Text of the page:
Call to Care: Creating a Safe Place (Part 3)

Today’s post is from Concordia Chaplain Rev. Roger Nuerge and is part 19 of the “Call to Care” series. Concordia’s Chaplaincy Department actively contributes to our residents’ well being.

In his Christian caregiving book Don’t Sing Songs To A Heavy Heart, Dr. Kenneth Haugk says that there are things you can do to create a safe place for those who are suffering. When suffering people know they can talk with you and truly be accepted, you are giving them a precious gift. That happens when the suffering person knows you are a safe place for them to feel as bad as they need to feel at that moment. If you are comfortable with their pain, they will be comfortable sharing it with you. In two prior blogs posts (part 1 and part 2), we have looked at several aspects to this process. Today we look at the last four.

Body Language

One woman said, “People let me know they were with me by their body language as much as by their words.” Body language is an important part of relating to a suffering person face to face. Here are some postures to avoid:

  • Don’t look bored, as if you are obligated to listen to their troubles but prefer not to.
  • Don’t look alarmed, as if you are going to drop on the spot.
  • Don’t shift uneasily in the chair, as if you are going to bolt out of there.

Instead, we should:

  • Lean closer to the person to show you are intent and present for them.
  • As much as possible, maintain eye contact with a steady, gentle gaze.
  • Communicate your understanding and willingness to continue listening.
  • Pray. Silently ask God to help you love unconditionally. Offer to pray with the other.

Really Real

If you know the suffering person well, you can be more at ease with getting “real” with him or her. If you have asked, “How are you doing?” and get the ritualistic “Fine” as a response, you might follow up with, “How are you really doing?” That simple word – “really” — is powerful, if spoken sincerely, in showing your true interest in what your friend has to say.

Demonstrating Acceptance

Acceptance of another person is, as psychologist Carl Rogers puts it, a “deep empathetic understanding,” which enables you to see the world as the other person sees it. It means you can accept the other person’s attitudes at the moment no matter how negative or positive.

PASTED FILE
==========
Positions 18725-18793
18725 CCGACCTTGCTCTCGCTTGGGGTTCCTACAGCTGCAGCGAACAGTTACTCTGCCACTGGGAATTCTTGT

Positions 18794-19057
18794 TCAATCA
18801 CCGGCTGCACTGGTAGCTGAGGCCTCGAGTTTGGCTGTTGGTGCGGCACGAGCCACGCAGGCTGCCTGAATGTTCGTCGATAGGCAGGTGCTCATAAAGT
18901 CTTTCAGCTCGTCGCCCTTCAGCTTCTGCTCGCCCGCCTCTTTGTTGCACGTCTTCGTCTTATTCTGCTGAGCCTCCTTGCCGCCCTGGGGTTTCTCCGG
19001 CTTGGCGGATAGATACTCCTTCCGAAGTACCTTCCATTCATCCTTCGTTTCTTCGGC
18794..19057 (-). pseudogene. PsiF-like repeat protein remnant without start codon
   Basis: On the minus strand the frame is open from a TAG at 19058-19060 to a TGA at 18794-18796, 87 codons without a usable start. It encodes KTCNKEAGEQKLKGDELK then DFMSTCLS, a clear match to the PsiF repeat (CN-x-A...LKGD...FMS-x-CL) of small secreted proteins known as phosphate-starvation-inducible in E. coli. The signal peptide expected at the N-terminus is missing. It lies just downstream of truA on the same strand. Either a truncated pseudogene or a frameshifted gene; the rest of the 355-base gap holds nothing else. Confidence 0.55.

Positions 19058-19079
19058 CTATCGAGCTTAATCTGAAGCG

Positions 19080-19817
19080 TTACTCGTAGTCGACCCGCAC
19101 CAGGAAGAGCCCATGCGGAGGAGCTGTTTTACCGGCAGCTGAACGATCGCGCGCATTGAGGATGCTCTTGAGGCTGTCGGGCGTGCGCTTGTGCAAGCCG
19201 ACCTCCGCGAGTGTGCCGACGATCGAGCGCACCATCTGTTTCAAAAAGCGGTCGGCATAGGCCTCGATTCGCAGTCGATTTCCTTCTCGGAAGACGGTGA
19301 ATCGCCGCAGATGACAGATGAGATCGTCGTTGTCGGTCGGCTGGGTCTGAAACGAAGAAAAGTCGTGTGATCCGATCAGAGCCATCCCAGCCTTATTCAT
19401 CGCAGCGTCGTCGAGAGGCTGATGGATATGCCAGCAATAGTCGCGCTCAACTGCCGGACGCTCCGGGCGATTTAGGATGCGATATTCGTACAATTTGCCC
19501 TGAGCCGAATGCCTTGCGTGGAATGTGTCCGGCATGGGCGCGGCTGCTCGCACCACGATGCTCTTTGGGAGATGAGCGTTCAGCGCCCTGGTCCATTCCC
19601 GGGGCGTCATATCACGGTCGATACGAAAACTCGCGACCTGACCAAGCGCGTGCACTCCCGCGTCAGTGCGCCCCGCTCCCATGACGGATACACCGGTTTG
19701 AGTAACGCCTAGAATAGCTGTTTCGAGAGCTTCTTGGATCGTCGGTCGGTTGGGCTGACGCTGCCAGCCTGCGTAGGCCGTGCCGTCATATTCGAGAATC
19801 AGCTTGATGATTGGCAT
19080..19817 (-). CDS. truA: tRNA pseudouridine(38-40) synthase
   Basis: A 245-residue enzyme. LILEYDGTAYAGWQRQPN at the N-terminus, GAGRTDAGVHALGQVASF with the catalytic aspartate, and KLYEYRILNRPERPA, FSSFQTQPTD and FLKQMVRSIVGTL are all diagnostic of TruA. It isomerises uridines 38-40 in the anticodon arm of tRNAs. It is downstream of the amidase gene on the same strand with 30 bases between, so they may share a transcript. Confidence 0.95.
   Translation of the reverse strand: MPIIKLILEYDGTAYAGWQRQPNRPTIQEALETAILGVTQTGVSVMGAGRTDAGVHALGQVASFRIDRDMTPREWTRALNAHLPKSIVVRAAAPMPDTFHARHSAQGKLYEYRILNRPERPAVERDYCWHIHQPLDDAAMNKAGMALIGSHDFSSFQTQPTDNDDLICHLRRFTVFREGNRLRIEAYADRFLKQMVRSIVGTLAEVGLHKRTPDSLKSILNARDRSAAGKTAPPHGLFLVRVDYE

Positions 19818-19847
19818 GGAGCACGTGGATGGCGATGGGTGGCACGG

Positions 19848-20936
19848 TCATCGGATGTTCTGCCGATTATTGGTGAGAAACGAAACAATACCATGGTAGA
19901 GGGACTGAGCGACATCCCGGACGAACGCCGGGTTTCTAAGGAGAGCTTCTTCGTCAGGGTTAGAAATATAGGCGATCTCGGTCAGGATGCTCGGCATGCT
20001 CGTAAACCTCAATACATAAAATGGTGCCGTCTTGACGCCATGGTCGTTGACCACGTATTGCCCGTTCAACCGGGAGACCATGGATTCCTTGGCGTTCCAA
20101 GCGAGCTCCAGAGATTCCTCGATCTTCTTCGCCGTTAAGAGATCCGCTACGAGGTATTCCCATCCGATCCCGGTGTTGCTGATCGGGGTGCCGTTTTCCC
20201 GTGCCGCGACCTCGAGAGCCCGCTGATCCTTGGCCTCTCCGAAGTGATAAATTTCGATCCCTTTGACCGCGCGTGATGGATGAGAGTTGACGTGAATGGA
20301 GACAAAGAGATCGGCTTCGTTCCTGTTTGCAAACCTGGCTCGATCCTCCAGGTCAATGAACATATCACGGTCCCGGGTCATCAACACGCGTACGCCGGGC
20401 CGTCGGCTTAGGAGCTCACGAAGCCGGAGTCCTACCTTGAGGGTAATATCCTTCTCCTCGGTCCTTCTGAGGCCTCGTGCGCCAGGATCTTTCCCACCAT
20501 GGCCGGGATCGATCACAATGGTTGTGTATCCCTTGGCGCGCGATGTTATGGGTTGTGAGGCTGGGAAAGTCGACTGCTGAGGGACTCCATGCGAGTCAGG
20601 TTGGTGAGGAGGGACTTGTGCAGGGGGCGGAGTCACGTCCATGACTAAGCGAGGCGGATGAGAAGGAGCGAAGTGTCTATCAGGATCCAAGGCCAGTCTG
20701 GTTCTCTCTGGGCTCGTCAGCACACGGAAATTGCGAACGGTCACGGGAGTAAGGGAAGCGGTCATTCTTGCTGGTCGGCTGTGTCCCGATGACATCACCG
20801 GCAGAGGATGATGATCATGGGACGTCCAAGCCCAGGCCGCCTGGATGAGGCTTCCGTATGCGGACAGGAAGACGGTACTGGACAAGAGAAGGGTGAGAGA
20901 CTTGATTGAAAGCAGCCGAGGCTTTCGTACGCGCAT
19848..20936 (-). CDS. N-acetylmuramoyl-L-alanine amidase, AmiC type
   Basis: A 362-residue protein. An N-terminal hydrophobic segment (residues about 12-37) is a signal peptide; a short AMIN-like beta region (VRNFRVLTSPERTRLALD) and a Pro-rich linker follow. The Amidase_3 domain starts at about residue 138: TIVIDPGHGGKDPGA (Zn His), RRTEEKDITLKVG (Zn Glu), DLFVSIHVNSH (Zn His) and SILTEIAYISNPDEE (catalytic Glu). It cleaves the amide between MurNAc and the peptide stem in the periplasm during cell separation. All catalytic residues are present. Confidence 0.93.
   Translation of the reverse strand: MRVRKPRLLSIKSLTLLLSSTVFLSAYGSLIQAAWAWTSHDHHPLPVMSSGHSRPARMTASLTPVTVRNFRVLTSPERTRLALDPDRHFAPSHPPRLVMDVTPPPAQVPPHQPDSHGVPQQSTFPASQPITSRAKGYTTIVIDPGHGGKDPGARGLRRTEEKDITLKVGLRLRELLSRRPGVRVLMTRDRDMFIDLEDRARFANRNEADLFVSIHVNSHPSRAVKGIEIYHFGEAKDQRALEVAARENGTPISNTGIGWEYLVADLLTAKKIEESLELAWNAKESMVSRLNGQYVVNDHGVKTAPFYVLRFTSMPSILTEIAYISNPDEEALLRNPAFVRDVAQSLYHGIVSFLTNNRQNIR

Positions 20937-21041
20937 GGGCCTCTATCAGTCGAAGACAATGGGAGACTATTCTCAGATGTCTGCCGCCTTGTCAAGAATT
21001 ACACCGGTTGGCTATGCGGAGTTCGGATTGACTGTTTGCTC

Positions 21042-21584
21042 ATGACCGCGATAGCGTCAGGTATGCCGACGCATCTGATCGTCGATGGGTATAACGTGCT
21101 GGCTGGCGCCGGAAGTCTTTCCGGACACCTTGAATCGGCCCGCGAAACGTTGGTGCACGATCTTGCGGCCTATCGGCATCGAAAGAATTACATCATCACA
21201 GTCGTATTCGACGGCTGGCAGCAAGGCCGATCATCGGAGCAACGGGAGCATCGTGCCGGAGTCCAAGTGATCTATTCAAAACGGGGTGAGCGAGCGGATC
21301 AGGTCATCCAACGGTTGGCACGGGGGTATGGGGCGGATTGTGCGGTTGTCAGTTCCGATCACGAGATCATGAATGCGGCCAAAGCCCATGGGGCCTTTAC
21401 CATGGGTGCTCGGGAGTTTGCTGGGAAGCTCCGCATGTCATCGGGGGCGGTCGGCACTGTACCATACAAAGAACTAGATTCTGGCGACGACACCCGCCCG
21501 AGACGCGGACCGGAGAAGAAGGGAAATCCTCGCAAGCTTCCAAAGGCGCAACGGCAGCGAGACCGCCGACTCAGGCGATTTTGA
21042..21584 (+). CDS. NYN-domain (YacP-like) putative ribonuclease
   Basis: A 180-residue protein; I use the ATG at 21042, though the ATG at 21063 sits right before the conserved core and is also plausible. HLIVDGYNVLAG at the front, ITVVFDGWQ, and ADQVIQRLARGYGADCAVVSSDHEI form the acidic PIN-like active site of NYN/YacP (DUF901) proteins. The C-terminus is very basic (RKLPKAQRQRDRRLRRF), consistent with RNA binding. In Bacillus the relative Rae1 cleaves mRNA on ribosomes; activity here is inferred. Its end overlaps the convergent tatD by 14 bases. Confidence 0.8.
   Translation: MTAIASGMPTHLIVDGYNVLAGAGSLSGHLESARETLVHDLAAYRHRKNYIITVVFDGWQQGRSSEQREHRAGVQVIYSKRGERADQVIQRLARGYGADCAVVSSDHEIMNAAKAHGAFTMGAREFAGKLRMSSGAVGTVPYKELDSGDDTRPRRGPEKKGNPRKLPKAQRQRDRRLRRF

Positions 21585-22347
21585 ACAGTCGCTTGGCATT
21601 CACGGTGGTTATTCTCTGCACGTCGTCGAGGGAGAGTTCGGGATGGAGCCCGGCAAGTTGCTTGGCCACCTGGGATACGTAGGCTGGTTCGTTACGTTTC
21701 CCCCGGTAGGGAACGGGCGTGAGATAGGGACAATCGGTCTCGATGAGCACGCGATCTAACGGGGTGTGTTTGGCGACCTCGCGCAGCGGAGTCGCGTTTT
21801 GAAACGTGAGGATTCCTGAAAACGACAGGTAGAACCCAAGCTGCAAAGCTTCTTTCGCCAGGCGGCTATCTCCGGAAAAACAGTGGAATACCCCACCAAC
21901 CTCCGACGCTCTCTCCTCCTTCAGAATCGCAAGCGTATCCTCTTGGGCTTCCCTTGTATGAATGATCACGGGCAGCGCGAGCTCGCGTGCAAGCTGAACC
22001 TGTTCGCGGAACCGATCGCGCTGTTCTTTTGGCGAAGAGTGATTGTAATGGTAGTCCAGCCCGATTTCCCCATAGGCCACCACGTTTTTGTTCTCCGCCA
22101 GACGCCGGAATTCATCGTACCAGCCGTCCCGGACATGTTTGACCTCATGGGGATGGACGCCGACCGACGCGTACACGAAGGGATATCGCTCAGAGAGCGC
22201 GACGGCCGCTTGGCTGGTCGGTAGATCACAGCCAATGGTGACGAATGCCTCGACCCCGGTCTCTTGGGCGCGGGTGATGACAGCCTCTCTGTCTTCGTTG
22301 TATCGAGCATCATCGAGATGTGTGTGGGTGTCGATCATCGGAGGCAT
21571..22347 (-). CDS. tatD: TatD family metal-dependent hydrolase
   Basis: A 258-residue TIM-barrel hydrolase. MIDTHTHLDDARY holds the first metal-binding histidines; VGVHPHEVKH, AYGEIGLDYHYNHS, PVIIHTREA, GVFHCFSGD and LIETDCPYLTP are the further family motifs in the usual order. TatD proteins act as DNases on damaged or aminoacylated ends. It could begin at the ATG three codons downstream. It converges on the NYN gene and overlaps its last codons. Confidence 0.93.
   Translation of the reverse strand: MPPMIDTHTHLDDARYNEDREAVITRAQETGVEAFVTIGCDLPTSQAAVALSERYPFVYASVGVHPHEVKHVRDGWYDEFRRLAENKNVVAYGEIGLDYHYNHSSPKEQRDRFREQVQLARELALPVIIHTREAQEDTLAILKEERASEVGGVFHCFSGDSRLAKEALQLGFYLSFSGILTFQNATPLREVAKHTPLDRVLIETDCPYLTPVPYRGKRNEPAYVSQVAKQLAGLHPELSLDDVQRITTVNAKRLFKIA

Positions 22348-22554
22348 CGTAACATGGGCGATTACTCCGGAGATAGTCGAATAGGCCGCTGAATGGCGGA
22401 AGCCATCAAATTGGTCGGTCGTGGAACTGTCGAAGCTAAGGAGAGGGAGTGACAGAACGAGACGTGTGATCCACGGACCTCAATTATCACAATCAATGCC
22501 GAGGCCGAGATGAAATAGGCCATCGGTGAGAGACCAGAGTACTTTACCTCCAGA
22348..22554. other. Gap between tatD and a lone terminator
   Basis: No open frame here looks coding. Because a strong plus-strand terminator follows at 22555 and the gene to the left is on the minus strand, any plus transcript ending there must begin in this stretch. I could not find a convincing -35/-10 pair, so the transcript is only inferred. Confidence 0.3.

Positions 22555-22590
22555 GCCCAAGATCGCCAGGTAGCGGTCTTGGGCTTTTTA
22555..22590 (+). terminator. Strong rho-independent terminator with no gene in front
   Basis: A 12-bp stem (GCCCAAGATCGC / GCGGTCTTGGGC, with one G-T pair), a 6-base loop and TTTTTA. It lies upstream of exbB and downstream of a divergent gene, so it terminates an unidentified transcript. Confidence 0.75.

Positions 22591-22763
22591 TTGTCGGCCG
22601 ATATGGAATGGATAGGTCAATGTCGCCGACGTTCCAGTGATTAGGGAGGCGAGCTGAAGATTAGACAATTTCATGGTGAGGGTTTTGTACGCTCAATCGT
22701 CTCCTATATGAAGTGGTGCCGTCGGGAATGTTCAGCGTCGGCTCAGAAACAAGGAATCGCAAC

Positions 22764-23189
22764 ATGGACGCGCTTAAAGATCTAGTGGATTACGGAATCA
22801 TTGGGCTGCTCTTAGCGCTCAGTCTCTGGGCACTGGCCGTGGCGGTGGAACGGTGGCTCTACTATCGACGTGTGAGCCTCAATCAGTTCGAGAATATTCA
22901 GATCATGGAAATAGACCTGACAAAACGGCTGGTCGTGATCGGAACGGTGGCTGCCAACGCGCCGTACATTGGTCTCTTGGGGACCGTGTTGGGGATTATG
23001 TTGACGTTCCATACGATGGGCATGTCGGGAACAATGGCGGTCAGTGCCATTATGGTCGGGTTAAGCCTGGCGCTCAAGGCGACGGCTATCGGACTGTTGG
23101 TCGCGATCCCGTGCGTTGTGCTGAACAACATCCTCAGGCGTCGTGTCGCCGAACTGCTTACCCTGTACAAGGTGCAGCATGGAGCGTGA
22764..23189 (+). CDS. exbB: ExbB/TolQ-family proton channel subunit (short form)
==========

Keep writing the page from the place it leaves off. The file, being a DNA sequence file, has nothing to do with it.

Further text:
At times caregivers give off signals of not accepting a suffering person, and the suffering person is quick to pick that up. “I felt rejected because I knew people did not want to hear about the negative feelings in my life,” said one person. Another said that even people at church avoided them after their son was killed in a car accident.

How can you show acceptance of another person’s bad news?

  • Meet the person where he or she is. When the person expresses pain, fear, sadness, hopelessness and helplessness, that’s where you need to be too.
  • Focus on the here and now rather than the there and then. It’s a waste of time to tell a hurting person that they will feel better in the future. They are hurting right now and likely cannot see beyond the present moment of pain.
  • Acknowledge the feelings. A hurting person has a number of negative feelings swirling around inside. It is best to respond in a feeling way rather than an intellectual way. Encourage such a person to feel as bad as they need to feel right now without making them feel guilty about what they are feeling.

Your acceptance can be almost miraculous. It creates a safe place for them to be so that they can experience the warmth and comfort of agape love, and that’s what caregiving is all about.

Avoiding Avoidance

The people you care for can benefit greatly when you create a safe place for them in their pain, but the truth is that you benefit from the process too. Perhaps you, like many of us, have found it hard to connect with someone who is hurting and so you avoided them because you didn’t know what to say. That makes you feel even more terrible, doesn’t it?

You give a great gift when you create relationships where hurting people can feel safe enough to be honest with you. You also receive a great gift. You receive their trust and gratitude for being willing to share in their journey of suffering with them. In those moments, you become God in the flesh for them in the way that Jesus became God in the flesh for the world.

Jesus suffered with and for us so that we could have a safe place in God’s forgiveness and acceptance now and eternally. When we create a safe place for a hurting person we are doing what Jesus did for us and what he calls us as his followers to do for each other. What a privilege!

For more information on the health and senior care services offered at Concordia, message us through the Contact form on our website or call 724-352-1571.

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